Following a six-week familiarization curriculum, 150 police cadets--eighty males and seventy females--were graduating prior to receiving assignments throughout the department. They would work as clerks and in other minor administrative positions while being paid an adequate wage. As a condition of their employment, the cadets were also required to carry a minimum of six credit hours toward a degree at an accredited college in the city. The cadets could pursue any academic course of study they desired, so long as they maintaineda B average. The overall objective was to interest college-level people in law enforcement careers through direct contact with cops.
Besides the mixed gender of the graduating class, the cadets were a multiracial group with blacks, whites, Hispanics, and Asians forming a melting pot in microcosm of the city's diverse population. They were all required to wear a modified police uniform minus firearms. This uniform consisted of a dark blue saucer cap with the distinctive blue-and-white checkered border adorned with a gold cap shield inscribed with the words POLICE CADET; a robin's egg blue uniform shirt with navy blue epaulets and pocket flaps; dark blue wool trousers; and black leather shoes, garrison belts, and socks. As it was approaching the warmer months of the year in Chicago, the uniform's outer garment consisted of a short-sleeve shirt without tie.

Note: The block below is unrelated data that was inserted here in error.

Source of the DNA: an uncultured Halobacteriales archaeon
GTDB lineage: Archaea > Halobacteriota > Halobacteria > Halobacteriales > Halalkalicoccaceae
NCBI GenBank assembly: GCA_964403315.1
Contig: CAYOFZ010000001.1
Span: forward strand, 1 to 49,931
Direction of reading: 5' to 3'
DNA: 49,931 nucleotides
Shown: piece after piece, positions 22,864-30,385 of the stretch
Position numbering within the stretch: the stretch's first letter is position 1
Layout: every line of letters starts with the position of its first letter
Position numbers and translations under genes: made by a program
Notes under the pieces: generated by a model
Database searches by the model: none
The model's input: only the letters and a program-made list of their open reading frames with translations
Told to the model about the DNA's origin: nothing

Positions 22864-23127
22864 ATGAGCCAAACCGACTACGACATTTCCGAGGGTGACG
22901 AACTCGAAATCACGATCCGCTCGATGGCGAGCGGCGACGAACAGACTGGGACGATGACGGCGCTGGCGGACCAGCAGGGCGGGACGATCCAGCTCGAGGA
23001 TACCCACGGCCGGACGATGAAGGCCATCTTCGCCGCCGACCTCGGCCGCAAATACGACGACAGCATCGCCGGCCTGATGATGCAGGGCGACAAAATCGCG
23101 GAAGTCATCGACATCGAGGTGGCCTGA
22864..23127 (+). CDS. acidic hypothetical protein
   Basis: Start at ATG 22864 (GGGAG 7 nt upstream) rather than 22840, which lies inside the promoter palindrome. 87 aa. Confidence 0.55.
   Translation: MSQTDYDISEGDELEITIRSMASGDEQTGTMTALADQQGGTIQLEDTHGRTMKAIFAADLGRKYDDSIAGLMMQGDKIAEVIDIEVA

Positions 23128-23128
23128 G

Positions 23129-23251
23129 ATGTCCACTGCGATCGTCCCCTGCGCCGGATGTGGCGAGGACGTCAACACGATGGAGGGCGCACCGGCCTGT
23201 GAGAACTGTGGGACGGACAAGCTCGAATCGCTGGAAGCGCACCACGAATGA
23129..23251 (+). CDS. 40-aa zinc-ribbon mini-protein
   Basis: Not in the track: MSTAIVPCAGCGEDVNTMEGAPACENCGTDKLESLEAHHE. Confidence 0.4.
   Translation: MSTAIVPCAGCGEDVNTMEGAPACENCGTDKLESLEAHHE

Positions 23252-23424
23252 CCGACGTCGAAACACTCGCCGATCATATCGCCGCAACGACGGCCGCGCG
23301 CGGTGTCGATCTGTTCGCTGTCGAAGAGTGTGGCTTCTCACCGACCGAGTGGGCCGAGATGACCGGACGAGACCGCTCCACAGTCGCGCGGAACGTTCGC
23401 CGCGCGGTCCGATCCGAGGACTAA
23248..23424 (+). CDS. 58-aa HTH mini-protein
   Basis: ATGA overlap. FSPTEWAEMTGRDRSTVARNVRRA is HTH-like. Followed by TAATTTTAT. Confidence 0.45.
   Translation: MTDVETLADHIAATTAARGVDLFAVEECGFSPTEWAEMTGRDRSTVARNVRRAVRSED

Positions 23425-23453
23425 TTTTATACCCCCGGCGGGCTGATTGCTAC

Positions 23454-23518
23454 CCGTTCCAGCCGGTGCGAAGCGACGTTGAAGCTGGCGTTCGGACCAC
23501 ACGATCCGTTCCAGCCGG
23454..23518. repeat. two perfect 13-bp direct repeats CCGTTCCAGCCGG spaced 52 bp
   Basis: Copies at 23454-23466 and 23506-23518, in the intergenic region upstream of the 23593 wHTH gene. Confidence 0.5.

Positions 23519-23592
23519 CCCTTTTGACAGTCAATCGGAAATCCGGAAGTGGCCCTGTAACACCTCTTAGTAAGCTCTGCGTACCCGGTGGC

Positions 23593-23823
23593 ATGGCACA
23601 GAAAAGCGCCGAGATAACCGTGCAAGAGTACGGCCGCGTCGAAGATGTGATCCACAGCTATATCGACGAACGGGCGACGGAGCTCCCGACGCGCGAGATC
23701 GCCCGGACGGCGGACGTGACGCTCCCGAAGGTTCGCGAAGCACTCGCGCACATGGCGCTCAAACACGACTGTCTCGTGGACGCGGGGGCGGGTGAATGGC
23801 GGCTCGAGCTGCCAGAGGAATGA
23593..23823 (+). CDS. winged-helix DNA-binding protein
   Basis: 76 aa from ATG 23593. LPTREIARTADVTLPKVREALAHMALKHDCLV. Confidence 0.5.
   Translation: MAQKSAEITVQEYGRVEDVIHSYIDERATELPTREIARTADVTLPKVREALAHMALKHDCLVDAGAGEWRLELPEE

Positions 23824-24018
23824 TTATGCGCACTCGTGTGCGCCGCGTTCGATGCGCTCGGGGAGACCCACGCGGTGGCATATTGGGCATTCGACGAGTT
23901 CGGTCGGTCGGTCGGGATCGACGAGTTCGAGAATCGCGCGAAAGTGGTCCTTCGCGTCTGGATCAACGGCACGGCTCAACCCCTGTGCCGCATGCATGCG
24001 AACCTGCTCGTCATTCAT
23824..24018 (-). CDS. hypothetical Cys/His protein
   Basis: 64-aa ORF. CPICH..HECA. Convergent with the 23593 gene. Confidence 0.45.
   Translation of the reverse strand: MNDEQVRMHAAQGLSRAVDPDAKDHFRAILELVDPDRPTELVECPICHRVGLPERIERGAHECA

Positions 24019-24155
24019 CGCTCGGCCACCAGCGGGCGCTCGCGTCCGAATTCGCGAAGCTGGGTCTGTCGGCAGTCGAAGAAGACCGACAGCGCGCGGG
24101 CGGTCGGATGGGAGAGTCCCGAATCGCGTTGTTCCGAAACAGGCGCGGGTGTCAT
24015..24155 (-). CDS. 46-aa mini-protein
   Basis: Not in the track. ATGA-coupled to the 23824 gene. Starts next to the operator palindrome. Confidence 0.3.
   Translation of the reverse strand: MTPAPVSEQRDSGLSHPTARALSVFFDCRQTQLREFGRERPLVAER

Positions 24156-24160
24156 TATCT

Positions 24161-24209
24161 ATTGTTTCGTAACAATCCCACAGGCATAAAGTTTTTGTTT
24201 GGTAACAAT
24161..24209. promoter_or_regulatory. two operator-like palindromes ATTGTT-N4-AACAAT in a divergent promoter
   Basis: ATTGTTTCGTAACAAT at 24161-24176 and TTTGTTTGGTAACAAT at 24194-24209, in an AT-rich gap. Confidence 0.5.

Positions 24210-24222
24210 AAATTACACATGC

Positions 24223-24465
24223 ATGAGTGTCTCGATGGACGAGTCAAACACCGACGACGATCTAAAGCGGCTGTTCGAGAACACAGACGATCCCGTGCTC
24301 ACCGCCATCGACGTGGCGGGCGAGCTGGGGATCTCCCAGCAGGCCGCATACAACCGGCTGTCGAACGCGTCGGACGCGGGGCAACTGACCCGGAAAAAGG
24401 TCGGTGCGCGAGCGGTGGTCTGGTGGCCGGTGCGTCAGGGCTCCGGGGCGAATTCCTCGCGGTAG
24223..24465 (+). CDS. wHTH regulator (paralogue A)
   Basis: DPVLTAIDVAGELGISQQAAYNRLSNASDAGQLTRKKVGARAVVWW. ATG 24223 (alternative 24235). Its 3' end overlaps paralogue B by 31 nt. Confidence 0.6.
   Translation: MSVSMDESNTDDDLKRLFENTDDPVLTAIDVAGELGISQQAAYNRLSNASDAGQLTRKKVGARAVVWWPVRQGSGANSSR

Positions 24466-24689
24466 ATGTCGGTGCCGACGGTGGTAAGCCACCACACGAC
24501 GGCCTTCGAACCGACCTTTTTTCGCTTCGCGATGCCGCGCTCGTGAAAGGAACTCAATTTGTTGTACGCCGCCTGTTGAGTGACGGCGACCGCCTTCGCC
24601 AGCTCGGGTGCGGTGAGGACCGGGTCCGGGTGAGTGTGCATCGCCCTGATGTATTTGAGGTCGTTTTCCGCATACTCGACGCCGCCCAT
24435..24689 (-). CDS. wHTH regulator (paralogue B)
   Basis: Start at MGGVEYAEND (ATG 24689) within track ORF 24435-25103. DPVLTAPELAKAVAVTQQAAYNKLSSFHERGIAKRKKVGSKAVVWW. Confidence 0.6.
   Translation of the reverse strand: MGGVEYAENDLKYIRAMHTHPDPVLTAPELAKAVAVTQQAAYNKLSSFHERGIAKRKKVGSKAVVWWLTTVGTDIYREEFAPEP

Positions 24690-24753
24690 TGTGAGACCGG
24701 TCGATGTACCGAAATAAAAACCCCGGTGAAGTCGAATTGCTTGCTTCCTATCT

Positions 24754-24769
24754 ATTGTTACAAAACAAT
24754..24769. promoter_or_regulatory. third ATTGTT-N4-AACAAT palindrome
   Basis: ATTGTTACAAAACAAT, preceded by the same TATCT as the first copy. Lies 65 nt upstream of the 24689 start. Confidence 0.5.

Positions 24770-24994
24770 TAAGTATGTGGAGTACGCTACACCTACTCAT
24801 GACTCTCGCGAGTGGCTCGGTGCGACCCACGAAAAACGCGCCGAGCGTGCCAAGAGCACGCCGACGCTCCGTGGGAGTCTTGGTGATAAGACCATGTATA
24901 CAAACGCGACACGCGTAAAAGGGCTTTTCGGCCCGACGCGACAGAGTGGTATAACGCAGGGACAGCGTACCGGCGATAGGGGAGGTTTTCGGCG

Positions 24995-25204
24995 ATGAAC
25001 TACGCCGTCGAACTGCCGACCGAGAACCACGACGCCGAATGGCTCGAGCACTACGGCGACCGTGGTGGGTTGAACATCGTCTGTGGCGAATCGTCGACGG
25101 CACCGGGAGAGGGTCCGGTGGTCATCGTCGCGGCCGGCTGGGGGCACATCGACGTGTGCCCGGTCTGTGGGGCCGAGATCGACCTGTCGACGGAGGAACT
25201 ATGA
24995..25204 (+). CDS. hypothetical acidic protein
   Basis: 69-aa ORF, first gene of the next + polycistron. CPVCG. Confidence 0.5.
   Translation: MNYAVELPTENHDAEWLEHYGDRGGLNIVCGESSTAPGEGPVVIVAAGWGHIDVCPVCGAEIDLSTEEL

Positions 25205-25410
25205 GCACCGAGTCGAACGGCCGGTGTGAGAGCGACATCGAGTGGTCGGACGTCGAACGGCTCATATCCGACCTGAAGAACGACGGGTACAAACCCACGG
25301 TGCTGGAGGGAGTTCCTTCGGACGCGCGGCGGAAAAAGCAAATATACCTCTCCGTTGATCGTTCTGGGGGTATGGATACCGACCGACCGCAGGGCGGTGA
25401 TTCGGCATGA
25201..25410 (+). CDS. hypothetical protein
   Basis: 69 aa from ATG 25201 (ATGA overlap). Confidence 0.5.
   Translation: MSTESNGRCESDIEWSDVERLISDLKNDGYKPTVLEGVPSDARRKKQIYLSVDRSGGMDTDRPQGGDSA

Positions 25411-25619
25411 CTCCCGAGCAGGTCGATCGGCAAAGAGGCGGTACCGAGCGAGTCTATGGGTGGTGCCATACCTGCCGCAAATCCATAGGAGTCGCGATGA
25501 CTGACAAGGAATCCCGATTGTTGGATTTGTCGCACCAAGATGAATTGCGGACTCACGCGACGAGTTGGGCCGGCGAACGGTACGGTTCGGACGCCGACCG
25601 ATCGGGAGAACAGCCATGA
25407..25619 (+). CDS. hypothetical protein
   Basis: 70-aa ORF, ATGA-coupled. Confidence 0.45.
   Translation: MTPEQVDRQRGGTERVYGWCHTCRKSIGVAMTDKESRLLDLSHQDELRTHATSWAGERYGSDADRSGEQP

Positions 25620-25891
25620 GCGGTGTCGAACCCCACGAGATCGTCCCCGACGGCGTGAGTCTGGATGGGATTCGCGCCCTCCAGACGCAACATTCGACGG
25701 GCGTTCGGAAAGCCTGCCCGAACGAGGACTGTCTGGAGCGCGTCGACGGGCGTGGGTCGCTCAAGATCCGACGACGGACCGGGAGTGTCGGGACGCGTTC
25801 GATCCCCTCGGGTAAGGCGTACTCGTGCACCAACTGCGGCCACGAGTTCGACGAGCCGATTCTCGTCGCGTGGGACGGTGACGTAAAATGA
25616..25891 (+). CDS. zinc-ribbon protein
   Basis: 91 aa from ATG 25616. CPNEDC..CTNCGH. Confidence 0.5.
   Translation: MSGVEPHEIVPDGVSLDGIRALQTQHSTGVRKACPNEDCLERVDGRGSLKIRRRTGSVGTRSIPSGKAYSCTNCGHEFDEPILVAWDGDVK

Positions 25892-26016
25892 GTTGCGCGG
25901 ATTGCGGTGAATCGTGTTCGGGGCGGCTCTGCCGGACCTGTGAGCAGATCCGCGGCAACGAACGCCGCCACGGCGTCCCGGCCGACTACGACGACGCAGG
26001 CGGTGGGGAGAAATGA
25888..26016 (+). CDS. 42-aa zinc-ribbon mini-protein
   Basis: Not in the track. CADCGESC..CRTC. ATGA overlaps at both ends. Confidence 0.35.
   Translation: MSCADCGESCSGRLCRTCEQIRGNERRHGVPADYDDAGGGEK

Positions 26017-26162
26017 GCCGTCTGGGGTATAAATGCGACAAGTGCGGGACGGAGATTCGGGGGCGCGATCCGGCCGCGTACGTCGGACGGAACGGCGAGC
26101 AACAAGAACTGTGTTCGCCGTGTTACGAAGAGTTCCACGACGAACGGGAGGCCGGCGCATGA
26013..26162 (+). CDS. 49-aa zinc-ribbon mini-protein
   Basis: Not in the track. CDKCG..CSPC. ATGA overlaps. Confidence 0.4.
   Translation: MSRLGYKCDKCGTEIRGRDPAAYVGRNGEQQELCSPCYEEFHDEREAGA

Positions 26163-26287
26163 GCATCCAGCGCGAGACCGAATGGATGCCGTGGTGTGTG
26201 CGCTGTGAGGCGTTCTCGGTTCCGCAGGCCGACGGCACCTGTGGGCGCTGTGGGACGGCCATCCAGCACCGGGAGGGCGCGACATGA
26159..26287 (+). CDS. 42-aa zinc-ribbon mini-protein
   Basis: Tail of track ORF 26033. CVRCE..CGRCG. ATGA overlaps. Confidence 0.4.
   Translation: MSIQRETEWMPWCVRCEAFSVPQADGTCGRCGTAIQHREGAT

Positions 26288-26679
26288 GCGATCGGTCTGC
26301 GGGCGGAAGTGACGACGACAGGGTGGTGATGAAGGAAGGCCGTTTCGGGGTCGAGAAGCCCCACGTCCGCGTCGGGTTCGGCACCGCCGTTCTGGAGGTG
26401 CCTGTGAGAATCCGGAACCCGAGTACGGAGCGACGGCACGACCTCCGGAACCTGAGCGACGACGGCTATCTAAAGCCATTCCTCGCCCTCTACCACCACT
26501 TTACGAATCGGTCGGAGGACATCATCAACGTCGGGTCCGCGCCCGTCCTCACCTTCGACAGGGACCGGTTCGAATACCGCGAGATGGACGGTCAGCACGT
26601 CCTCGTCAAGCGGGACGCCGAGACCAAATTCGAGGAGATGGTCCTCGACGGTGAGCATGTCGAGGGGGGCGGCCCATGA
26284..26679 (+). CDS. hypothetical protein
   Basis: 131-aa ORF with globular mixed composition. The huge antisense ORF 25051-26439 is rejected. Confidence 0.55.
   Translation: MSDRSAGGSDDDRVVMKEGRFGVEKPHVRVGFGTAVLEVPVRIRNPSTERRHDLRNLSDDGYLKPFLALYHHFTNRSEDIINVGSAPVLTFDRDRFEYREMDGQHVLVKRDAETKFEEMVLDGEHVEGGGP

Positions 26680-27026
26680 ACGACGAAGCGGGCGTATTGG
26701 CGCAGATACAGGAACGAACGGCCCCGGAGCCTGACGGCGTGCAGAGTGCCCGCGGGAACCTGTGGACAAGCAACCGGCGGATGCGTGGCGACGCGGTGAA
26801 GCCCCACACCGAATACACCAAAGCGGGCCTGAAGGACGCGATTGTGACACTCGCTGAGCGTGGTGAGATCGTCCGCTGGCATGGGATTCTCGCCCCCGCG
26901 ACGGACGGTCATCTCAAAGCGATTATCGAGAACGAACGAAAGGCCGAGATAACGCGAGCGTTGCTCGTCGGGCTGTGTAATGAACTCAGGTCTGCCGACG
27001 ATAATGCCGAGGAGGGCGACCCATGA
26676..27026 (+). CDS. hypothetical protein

The 150 new cadets looked quite impressive as they stood in ranks for inspection in the corridor outside the police academy gymnasium. The resurrection of the cadet program was being extensively covered by the news media, because it was touted by the current police superintendent and the CPD's director of news affairs as the beginning of a new era in American law enforcement.
Prior to the late-morning graduation, the assembled print-and electronic-media types were aggressively looking for particular cadets to interview following the ceremony. These cadets would serve as spokespersons for the city's new crime-fighting initiative. They selected a white male who had been a star high school football running back but opted for an entry-level job with the police department, a Korean-American female with an IQ of 162, and a black male who joined the police department in order to follow in his father's footsteps. That young man was Larry Cole Jr. , and his father was the current chief of detectives.